"We are all very happy to have a new baby in the troop and it is so great to see Utamu become a mother," said Heidi Hellmuth, Curator of Primates, Saint Louis Zoo.
The baby appears to be healthy and is clinging to mom well, according to the Zoo's primate care team and veterinarians. The team will watch the mother and infant closely during the coming days and weeks, monitoring for nursing and observing the behavior of Utamu and the baby.
"We are hopeful that everything will continue to go well for both mom and baby. The next couple of months are critical," said Helen Boostrom, Zoological Manager of Primates, Saint Louis Zoo. "Our highly skilled, experienced primate care team has built strong, trusting relationships with the chimpanzees, which are integral to providing the high level of care and training involved in preparing Utamu for birth and rearing her infant."
Utamu and her baby will stay in a private maternity area for some time to allow them to continue to strengthen their bond. A public debut date is not known at this time. Zoo guests may see other members of the chimpanzee troop in the outdoor Donn and Marilyn Lipton Fragile Forest habitats, weather permitting.
The birth was the result of a breeding recommendation by the Association of Zoos and Aquariums Chimpanzee Species Survival Plan, a scientific program to manage a genetically healthy chimpanzee population for this critically endangered species.
Background on Utamu's Path to Motherhood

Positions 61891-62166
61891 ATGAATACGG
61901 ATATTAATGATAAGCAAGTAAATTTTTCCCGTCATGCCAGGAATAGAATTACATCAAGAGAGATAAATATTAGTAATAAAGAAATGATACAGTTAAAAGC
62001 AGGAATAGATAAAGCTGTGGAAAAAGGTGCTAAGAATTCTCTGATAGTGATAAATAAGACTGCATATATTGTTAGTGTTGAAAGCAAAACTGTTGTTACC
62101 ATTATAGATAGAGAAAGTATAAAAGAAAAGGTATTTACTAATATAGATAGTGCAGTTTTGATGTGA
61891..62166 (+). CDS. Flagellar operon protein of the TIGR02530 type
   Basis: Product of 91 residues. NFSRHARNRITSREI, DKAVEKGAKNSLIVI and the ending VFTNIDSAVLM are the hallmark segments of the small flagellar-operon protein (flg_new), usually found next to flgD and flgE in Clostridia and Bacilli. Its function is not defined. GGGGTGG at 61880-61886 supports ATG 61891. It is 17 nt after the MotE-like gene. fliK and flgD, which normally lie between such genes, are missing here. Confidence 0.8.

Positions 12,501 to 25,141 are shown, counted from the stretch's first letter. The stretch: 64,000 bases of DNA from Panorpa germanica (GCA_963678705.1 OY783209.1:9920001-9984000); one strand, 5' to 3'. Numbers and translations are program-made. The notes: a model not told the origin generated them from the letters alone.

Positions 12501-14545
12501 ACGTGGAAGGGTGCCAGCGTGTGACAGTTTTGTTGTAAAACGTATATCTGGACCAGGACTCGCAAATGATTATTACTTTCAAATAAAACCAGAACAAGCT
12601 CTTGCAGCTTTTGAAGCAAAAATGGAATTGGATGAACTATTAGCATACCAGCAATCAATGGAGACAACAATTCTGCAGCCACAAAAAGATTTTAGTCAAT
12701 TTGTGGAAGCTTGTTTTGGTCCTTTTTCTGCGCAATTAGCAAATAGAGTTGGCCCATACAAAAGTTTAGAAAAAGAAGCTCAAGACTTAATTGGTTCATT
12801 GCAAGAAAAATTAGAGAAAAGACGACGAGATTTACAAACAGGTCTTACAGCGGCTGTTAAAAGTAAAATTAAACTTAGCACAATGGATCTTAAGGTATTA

Utamu and her mother, Rosebud, came to the Saint Louis Zoo from Zoo Miami in 2007. Chimpanzee females learn maternal care from their mothers, and the close bond between the two should be beneficial in helping Utamu raise her own baby, according to the Zoo's primate care team.
This is Utamu's second offspring. In September 2019, Utamu gave birth to her first baby, which, unfortunately, was stillborn or died shortly after birth.
Kijana (pronounced kih-JAH-nah), a 28-year-old male, is the presumed father; however, because there are other males in the troop, a blood test will be done when the baby is older to officially determine paternity. Kijana moved to St. Louis from the Little Rock Zoo in Arkansas in 2018 to join the troop of eight chimpanzees (two other males and six females). Kijana is the father of Jumoke, a male born in 2015 at Little Rock Zoo.
The gestation for chimpanzees is between 8 and 8.5 months. In preparation for the birth, the primate keepers trained Utamu to allow voluntary ultrasound examinations; these examinations helped the team to proactively monitor the health and development of the baby during gestation.
About Chimpanzees and Conservation
Chimpanzees are critically endangered in their native Africa. Populations are perilously low due to several factors, including deforestation, disease and the bushmeat crisis (illegally sold meat from wild animals). The Zoo is dedicated to caring for chimpanzees both at the Zoo and through the Saint Louis Zoo WildCare Institute Center for the Conservation of Congo Apes, which works with partners to help conserve chimpanzees and western lowland gorillas in their natural environments.